With RAID 10, data is written in stripes across multiple mirrored disk pairs. If one disk in a mirrored pair fails, the data can still be accessed from the other disk. The failed disk can be replaced and the data rebuilt from the surviving disk. This provides fault tolerance and fast rebuild times. Overall, RAID 10 provides exceptional read and write performance compared to a single disk, while also providing redundancy for protection against disk failures [3].

Benchmark Results

Benchmark tests are used to compare the performance of different RAID levels under various workloads. Some key metrics used in RAID benchmarking include:

  • Sequential read/write speeds – Measures transfer rate when accessing data sequentially.
  • Random read/write speeds – Measures transfer rate when accessing random blocks of data.
  • Latency – The delay between requesting data and receiving it.
  • IOPS (Input/Output Operations Per Second) – The number of read/write operations per second.

According to benchmark tests by WintelGuy, RAID 0 consistently offers the fastest sequential read/write speeds across different stripe sizes, followed by RAID 10. However, RAID 0 has poor random read/write performance due to the lack of parity. RAID 5 and 6 offer balanced sequential and random performance but have slower writes due to parity calculations. RAID 1 mirrors data so read performance is fast but write performance suffers due to duplicate writes. Overall, RAID 0 provides the fastest throughput for large sequential workloads while RAID 10 balances speed and redundancy.

Workload Considerations

When choosing a RAID level for optimal performance, it’s important to consider the workload and access patterns of the applications that will use the storage system. Performance can vary significantly depending on the mix of reads versus writes, as well as whether the access pattern is random or sequential.

For workloads that are read-heavy, RAID levels that employ striping for reads like RAID 0, 10, 5, and 6 tend to provide better performance. The reads can be distributed across multiple drives. Writes may still be slower since the parity or mirroring writes add overhead.https://www.arcserve.com/blog/understanding-raid-performance-various-levels

For write-heavy workloads, RAID 1 mirroring can outperform RAID 5 or 6 parity configurations, since the writes only have to go to two drives versus calculating parity. However, the capacity is halved compared to a parity RAID.https://xinnor.io/blog/performance-guide-pt-3-setting-up-and-testing-raid/

Random access patterns tend to perform worse than sequential, as there is more seeking across the disk platters. RAID levels that stripe reads and writes can help improve random access. Caching and SSDs can also improve performance for random workloads.

Understanding the typical workloads and access methods is key to choosing the optimal RAID level for performance.

Cost Analysis

When choosing a RAID configuration, it’s important to consider the cost per IOPS (input/output operations per second). IOPS is a key measure of storage system performance, and looking at cost per IOPS allows you to analyze the value you are getting from different RAID configurations.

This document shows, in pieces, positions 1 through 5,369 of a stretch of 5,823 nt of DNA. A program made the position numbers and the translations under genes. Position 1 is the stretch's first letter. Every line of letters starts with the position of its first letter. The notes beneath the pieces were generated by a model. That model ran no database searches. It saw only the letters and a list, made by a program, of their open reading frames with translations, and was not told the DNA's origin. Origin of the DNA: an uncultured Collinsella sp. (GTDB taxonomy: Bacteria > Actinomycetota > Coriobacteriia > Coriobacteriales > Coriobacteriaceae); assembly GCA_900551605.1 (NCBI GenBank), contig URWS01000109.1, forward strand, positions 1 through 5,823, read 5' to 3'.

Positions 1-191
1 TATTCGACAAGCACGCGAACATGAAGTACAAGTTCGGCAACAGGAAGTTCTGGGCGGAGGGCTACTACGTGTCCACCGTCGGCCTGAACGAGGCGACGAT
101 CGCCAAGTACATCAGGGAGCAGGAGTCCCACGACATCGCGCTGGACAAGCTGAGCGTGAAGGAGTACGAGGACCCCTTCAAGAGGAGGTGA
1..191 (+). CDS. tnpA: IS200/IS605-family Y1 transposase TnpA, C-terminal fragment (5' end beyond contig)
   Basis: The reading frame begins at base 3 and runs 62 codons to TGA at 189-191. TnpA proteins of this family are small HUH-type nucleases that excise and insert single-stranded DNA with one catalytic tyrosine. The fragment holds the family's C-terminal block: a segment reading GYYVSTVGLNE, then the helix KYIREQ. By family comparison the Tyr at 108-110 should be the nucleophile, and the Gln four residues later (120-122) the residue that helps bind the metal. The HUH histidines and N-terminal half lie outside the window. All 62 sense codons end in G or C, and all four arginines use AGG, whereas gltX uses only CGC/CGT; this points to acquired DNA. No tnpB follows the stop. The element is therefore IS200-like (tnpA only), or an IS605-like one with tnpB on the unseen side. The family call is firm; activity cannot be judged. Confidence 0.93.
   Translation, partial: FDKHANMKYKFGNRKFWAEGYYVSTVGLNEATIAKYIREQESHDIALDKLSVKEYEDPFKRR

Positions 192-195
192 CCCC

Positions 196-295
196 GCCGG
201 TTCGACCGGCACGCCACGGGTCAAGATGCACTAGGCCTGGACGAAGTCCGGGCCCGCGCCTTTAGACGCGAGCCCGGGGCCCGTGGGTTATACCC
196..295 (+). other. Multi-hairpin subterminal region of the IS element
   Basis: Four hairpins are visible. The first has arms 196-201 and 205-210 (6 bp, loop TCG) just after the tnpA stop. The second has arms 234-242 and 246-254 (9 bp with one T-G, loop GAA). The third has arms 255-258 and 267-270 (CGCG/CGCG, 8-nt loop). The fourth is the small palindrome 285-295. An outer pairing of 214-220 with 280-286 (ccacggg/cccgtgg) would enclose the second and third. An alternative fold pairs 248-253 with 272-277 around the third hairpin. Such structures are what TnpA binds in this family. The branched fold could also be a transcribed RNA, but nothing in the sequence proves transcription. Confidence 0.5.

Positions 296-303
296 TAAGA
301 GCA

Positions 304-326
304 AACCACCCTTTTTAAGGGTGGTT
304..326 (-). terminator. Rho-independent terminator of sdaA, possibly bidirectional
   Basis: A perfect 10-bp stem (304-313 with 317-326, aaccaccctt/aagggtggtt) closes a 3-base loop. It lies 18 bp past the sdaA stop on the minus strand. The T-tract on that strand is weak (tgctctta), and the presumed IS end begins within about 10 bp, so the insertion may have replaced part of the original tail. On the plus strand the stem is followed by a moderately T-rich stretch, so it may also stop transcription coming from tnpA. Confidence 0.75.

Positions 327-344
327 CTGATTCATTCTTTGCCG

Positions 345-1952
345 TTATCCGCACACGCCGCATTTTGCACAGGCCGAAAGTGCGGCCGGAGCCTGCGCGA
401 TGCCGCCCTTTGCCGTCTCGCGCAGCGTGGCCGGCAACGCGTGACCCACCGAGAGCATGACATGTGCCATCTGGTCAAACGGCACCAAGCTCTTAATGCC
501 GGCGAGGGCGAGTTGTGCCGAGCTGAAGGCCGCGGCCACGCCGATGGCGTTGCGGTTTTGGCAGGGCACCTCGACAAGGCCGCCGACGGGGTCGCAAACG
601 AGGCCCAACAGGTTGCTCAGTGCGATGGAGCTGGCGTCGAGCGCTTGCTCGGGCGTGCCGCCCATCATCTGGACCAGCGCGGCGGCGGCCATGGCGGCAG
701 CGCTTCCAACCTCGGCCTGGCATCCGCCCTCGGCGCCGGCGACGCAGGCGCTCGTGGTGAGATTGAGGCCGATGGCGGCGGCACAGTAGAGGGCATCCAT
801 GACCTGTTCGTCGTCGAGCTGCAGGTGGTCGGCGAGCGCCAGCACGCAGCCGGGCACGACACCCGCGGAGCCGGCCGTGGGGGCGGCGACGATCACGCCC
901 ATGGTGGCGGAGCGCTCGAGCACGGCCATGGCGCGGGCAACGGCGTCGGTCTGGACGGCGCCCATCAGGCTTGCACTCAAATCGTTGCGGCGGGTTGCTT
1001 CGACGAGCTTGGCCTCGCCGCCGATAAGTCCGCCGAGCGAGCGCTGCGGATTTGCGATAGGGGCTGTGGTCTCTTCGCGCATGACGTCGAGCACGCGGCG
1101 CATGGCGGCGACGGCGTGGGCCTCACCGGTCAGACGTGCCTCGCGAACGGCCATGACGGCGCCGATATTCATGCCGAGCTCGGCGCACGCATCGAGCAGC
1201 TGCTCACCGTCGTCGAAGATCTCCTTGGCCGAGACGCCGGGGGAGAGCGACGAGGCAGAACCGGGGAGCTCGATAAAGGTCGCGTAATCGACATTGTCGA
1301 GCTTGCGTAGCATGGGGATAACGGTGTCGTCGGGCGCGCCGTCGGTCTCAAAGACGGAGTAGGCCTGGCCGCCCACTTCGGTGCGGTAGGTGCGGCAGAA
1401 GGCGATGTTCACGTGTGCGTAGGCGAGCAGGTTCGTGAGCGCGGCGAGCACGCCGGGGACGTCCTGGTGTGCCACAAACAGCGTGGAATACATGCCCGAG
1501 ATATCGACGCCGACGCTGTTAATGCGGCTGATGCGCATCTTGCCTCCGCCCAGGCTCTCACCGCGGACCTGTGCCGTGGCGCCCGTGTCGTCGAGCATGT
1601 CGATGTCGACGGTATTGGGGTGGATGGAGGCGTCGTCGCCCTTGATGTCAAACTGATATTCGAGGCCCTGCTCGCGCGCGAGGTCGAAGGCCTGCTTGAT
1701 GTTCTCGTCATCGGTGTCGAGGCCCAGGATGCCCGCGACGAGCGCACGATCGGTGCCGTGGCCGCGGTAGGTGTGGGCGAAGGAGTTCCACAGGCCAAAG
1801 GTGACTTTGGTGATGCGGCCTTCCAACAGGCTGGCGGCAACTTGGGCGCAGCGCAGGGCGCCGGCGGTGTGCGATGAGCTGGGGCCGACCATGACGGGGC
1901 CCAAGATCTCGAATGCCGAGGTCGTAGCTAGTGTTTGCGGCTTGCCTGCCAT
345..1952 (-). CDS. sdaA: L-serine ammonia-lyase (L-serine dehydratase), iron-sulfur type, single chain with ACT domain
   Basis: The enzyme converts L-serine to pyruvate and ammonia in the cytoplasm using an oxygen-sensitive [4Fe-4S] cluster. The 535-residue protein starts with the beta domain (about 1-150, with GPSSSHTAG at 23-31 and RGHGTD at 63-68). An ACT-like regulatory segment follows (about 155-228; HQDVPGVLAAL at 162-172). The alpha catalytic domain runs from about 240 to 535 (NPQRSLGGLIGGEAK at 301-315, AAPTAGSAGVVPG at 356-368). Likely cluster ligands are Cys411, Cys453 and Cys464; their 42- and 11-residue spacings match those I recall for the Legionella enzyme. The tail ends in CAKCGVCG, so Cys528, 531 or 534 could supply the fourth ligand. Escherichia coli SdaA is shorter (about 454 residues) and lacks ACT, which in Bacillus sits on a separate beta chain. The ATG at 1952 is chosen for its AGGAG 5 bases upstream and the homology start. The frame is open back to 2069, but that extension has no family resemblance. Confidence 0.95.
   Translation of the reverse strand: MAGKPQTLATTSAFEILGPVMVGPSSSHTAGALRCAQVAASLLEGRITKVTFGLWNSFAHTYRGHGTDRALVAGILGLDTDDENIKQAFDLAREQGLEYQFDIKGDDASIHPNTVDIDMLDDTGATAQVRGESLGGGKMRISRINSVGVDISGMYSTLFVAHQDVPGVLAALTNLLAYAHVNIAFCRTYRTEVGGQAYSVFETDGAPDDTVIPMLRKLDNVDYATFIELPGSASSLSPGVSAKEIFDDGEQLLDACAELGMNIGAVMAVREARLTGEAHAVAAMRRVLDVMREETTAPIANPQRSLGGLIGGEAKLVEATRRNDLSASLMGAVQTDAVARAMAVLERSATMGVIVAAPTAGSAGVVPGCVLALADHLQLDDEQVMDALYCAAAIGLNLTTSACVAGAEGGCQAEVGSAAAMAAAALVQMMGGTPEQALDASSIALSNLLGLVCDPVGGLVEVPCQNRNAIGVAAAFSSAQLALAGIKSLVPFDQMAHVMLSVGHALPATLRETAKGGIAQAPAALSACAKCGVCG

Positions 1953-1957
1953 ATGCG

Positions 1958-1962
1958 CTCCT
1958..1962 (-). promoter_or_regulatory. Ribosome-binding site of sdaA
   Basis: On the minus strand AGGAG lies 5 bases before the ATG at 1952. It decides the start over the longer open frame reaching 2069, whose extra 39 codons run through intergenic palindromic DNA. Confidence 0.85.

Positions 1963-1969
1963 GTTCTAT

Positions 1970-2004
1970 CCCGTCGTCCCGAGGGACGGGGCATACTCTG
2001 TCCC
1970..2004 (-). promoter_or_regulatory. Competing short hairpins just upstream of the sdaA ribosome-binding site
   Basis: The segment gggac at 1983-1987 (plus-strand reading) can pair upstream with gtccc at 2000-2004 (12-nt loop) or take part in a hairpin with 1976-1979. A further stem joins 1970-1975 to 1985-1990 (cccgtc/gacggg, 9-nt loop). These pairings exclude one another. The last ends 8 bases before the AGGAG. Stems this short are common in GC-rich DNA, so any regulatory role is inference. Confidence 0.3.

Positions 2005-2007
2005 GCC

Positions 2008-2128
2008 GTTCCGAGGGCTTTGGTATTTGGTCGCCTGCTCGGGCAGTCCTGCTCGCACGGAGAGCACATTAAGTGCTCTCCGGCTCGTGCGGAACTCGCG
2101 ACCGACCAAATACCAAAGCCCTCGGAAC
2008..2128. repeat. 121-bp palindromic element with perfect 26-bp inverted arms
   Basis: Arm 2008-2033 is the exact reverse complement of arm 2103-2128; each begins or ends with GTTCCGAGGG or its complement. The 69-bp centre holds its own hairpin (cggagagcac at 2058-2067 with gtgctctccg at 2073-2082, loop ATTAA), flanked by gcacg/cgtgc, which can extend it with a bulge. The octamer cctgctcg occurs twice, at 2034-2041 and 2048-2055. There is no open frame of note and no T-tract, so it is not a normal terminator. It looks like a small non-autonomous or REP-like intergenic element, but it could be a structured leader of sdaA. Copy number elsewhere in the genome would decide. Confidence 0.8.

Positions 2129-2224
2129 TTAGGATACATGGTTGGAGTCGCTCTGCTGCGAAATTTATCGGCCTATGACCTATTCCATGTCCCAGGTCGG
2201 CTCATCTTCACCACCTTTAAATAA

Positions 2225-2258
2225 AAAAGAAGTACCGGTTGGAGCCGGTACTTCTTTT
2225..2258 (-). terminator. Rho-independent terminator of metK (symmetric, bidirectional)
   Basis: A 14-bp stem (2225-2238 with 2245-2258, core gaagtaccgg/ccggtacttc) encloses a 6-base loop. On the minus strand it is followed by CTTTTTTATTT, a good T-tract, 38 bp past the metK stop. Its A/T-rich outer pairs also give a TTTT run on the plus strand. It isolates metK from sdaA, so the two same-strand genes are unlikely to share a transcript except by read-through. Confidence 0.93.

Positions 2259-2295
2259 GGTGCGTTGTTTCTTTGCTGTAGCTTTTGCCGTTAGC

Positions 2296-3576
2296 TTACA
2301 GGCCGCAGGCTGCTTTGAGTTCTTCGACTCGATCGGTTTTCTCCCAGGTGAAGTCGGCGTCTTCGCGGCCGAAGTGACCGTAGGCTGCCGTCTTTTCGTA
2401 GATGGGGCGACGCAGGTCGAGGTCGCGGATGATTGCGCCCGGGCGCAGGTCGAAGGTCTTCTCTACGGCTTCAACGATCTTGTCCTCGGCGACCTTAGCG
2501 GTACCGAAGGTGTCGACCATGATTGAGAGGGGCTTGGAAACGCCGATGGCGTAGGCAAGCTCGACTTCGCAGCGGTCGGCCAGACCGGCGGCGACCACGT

In general, RAID 0 provides the lowest cost per IOPS since it doesn’t require any parity or mirroring overhead. However, RAID 0 provides no redundancy. RAID 10 can approach RAID 0’s performance with the benefit of redundancy, but at roughly double the cost per IOPS.

RAID 5 and 6 add parity overhead that reduces IOPS while adding one or two disk fault tolerance. This increases cost per IOPS compared to RAID 0/10. However, the redundancy may be worth the extra cost depending on your requirements.

It’s also important to consider that different workloads (random vs. sequential, reads vs. writes) will impact the IOPS performance of each RAID level differently. Benchmarking your specific application’s workload is recommended to get a true cost per IOPS comparison.

In summary, RAID 0 provides the lowest cost per IOPS, while RAID 5/6 have higher parity overhead and RAID 10 doubles the storage cost. The increased cost of fault tolerance may be warranted for mission critical data.


When considering which RAID level offers the fastest performance, the benchmark results clearly show that RAID 0 provides the highest read and write speeds. By striping data across multiple disks with no parity, RAID 0 maximizes throughput at the cost of fault tolerance.

However, for most real-world workloads, a balanced RAID solution like RAID 10 is recommended. RAID 10 combines mirroring and striping to deliver fast performance while also providing redundancy against drive failures. Though not as fast as RAID 0, RAID 10 offers much better protection for mission critical data.

For home users and non-essential workloads where cost is the primary factor, RAID 0 can make sense. But any production environment or system storing valuable data should steer clear of RAID 0 due to its lack of fault tolerance.

In summary, while RAID 0 is the fastest in terms of raw throughput, RAID 10 offers the best blend of speed and protection for most use cases. When choosing a RAID level, one must consider the tradeoffs between performance, redundancy, and cost for the intended workload.